Erewhon, Everywhere, and Samuel Butler


This paper presents a critical analysis of a book written by Samuel Butler in 1872. The book is titled Erewhon, a fictitious society that serves as a satirical representation of British society and its ironies and absurdities. The methodology used is not typical of scientific papers, especially those that are used to develop hard sciences. As Butler compared Erewhon to England, the objective of this paper is to compare Erewhon to contemporary societies and see if their levels of absurdity have diminished. Due to its subjective, illustrative, and general nature, the reader is entitled to hold a different opinion. That wouldn’t, however, mean that the points raised are any less deserving of concern and criticism.

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Santos, M. T. F (2024) Erewhon, Everywhere, and Samuel Butler. Advances in Literary Study, 12, 178-186. doi: 10.4236/als.2024.123013.

1. Introduction

It’s fair to assume that when Erewhon was first published by Samuel Butler in 1872, only very skeptical—if not outright suspicious—readers could imagine the world as it is now. The unevenness of what is described in the book is substantial enough to justify its name, as Erewhon is “nowhere” spelled backward.

When the book was first published, there were discussions about its nature, specifically whether it depicted a dystopian society of terror or a traditional utopian novel. In layman’s terms, the difference between dystopia and utopia lies in the likelihood and feasibility of their stories becoming reality. The more likely and feasible something is, the closer it gets to being considered dystopian rather than utopian. No absolute consensus was achieved, and the novel is now considered a political satire, mainly used to ridicule the stupidity, vices, and wrongs of Victorian society through exaggeration.

Erewhon’s story takes place in what is now considered New Zealand and starts with a crusade led by Higgs, a lyrical persona who narrates the whole story. The first part of the plot involves Higgs going on an expedition into the mountains, with the native Chowbok as his guide. Chowbok was reluctant about this expedition and eventually abandoned Higgs, who then embarked on the journey by himself.

After enduring a great deal of difficulties and tribulations, Higgs found what he thought to be the Seven Lost Tribes of Israel, a group that he believed ought to be religiously converted.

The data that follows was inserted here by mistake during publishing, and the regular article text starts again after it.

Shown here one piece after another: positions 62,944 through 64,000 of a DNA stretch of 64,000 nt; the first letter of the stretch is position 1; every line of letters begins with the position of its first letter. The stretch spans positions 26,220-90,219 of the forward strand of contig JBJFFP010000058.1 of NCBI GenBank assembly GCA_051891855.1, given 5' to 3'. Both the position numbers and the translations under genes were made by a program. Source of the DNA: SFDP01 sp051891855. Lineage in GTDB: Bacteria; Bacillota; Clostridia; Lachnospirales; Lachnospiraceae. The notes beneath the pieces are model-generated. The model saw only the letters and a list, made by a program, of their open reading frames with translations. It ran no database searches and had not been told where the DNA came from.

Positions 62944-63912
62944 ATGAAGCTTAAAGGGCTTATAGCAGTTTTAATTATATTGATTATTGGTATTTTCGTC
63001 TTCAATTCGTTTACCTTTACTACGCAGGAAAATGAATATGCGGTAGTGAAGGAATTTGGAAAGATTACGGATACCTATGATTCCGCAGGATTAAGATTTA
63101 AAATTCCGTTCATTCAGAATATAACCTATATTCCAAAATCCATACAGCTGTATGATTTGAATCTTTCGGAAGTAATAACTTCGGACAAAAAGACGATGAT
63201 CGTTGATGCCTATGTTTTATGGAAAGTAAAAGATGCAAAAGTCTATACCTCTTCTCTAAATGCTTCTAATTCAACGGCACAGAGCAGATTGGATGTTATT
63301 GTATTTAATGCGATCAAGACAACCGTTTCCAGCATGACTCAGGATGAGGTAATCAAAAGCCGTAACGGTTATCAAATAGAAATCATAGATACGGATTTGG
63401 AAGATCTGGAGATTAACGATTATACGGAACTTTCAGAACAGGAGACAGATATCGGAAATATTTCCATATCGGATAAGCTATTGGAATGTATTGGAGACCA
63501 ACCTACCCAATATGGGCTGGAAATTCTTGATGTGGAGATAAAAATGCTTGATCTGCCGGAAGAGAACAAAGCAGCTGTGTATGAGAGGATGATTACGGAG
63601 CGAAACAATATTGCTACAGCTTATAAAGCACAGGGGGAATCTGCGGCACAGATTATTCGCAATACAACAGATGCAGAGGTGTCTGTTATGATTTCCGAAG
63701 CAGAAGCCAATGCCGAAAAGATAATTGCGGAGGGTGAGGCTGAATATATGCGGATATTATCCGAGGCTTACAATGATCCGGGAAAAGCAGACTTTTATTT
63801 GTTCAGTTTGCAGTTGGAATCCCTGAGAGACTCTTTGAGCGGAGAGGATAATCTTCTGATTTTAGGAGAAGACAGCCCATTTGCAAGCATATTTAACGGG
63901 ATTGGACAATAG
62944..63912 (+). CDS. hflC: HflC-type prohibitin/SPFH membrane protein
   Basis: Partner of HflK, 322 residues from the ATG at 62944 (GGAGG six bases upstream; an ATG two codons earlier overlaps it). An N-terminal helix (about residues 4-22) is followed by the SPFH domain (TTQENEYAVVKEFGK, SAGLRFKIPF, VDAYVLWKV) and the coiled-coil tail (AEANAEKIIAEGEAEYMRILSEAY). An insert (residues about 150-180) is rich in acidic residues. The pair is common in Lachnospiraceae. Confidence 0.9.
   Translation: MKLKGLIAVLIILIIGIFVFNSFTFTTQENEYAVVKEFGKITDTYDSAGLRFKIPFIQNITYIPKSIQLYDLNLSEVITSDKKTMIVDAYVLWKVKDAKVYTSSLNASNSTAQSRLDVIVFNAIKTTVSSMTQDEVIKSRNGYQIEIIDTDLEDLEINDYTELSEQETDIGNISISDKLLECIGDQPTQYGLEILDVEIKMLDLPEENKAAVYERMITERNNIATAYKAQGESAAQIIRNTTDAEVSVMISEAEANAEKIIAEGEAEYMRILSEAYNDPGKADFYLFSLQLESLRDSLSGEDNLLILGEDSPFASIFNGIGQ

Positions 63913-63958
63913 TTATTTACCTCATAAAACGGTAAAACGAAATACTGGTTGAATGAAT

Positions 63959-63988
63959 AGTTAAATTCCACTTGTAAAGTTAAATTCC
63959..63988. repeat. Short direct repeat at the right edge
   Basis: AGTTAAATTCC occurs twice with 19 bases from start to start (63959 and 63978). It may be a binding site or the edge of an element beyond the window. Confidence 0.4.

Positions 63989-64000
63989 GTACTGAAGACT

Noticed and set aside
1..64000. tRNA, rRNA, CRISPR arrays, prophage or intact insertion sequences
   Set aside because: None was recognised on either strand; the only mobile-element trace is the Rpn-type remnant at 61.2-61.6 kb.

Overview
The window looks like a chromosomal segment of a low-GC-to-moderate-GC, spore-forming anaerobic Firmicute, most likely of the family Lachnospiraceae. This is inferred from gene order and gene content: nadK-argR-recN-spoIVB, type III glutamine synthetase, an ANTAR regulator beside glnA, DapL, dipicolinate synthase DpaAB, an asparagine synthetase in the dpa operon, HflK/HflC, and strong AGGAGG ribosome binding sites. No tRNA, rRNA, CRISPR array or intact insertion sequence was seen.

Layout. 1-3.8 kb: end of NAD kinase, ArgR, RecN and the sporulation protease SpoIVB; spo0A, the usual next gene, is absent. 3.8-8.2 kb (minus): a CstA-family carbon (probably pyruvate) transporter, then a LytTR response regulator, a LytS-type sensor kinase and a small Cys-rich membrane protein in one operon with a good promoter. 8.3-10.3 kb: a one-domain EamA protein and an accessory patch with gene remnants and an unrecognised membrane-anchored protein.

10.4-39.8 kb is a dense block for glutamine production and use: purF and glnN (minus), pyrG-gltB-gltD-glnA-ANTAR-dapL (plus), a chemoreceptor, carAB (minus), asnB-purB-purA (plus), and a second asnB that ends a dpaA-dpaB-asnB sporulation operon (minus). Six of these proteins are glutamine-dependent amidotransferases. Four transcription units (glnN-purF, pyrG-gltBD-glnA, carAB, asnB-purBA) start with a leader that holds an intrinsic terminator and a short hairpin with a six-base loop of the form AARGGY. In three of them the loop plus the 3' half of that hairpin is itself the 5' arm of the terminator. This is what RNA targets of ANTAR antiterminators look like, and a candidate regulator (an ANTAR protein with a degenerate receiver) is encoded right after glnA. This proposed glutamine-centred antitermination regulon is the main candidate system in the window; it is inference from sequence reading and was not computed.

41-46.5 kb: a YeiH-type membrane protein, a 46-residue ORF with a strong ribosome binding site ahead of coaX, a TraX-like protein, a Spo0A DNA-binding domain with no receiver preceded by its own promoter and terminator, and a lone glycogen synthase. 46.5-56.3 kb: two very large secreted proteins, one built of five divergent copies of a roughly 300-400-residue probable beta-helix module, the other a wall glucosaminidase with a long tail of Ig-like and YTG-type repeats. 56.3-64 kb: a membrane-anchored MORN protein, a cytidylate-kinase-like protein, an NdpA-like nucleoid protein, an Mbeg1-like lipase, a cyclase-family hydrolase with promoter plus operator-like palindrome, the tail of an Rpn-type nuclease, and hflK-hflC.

With this background plot, Butler criticizes Erewhon (the society he had just encountered) by comparing it to England, focusing solely on Erewhon’s unorthodox moral values concerning phenomena related to physical/mental well-being, criminality, pregnancy and its burdens, the educational system, and the use of machines.

The objectives of this paper have very little to do with reasoning methods, deductive or inductive arguments, and their validity/invalidity, strength/weakness, soundness/unsoundness, cogency, or uncogency. The examples used are not intended to achieve absolute and irrefutable conclusions but to illustrate and perhaps generate guided criticism of some aspects of society that could be of common usefulness.

The objectives are to evaluate and discuss the criticisms of society presented in Samuel Butler’s Erewhon through comparisons with today’s world. For this to happen, this paper aims to draw parallels between issues and absurdities highlighted in Erewhon’s society and the social, political, and economic aspects present in today’s world. Aspects such as the use of machines, health systems, education, judicial affairs, and artificial intelligence are to be used to exemplify and guide the aforementioned criticism.

2. The Use of Machines

Higgs’ story in Erewhon starts and finishes with machines at its core. He was first imprisoned in Erewhon for being found in possession of a watch, i.e., a machine, a species of a genus that had long been abolished and forbidden by the Erewhonians.

The last part of the book is dedicated to reflecting upon the risks of the incautious use of machines, which is why machines had been forbidden in Erewhon. Butler’s satire is among the first novels to address concepts such as machine consciousness, self-replicating machines, and what could now be defined as artificial intelligence as opposed to biological intelligence.

In the article “Darwin Among the Machines” (1863), sent to the editor of The Press, a journal in New Zealand, Butler criticizes and externalizes his concerns about a silent machine rebellion that would replace mankind due to their superiority, just as mankind did to other animals. As the reader can therefore infer, Butler’s concerns were not only of a literary nature.

In line with this article, in the chapter “The Book of Machines,” Butler externalizes various concerns, some of which are as follows:

Firstly, he expresses clear agitation towards the unprecedented development that machines have demonstrated. Hence, (Butler, 1872: p. 230): “No class of beings has at any time in the past made so rapid a movement forward. Should not that movement be jealously watched, and checked while we can still check it?”

Secondly, in (Butler, 1872: p. 231), the author also raises concerns about the eventual ability of machines to communicate both with each other and with mankind. Alternatively, he worries about their capability to communicate with each other but not with mankind, given the unintelligibility of their language.